Adderall (Amphetamine & Dextroamphetamine) is
a ‘pyschostimulant’ amphetamine. Introduced in 1996 Adderal is primarily used to treat attention deficit disorder and narcolepsy and treatment resistant depression but has also been used off-label for weight loss. Adderall increases energy levels and concentration. It is believed to increase dopamine, serotonin and norepinephrine levels.
Adderall May Work in Chronic Fatigue Syndrome (ME/CFS) Because
it increases energy levels and concentration. It may increase the levels of some key nervous system agents (neurotransmitters) that may be low in ME/CFS.
Chronic Fatigue Syndrome (ME/CFS) Physicians Report
Dr. Bateman uses both Ritalin and Adderall but prefers Adderall. She reports Adderall also helps with pain and has been a drug that has enabled some patients return to work. On the other hand others can’t stand it. She reports that acute onset patients with flu-like symptoms don’t seem to do as well on Adderall.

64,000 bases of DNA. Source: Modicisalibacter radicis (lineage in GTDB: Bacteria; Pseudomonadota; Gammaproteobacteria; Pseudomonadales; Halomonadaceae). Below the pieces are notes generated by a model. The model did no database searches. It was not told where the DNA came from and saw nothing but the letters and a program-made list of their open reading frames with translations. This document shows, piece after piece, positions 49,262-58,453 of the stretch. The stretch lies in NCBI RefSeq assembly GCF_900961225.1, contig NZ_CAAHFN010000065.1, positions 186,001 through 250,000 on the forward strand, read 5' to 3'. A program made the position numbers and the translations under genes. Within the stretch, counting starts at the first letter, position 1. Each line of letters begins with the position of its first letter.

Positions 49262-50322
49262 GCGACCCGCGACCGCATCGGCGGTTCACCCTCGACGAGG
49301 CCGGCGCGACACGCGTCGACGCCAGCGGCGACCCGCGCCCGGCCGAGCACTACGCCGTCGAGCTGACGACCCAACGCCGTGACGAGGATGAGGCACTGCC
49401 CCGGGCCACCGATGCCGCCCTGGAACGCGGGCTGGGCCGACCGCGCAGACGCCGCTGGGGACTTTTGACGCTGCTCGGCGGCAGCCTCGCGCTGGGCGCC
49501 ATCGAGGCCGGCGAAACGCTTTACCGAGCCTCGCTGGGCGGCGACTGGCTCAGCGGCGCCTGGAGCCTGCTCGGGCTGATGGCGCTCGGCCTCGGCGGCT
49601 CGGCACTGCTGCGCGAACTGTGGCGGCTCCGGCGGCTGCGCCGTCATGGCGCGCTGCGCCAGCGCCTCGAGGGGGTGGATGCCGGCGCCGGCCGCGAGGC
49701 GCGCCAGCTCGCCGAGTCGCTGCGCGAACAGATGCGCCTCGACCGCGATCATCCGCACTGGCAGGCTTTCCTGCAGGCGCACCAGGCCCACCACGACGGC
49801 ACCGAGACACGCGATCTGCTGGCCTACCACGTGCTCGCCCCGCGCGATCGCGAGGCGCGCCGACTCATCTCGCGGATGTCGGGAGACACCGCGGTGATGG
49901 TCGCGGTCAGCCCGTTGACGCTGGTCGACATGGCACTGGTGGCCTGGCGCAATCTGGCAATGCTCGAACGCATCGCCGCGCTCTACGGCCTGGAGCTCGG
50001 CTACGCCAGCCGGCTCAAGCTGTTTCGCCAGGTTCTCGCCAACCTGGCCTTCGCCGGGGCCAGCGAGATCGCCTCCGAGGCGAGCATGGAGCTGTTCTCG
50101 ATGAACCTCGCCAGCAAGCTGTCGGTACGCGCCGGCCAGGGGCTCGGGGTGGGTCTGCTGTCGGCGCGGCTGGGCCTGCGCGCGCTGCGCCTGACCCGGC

Adderall is available in single or extended release forms. Dr. Bateman recommends 5-30 mg. 2-3x’s a day of Adderall. The IACFS/ME Treatment Primer suggests 5-10 mgs, 3x’s a day.
Side Effects (not complete)
include dry mouth, insomnia, bad breath, weight loss, tolerance and addiction. Adderall is a Schedule II drug that requires frequent doctor visits because of its potential for addiction if misused. Dr. Bateman states she has never had a problem with this. The IACFS/ME Treatment Primer states tolerance may develop if used daily.
This summary was put together by a layman with ME/CFS and is not intended to provide complete information on the side effects or any other aspects of this drug. It is for informational purposes only.
Lucinda Bateman, MD., 2006. “Tips and Travails of Treatment”, An abridged version of a seminar transcript of a Nov. Lecture in Auckland, New Zealand, by Pat Fero and David Thompson.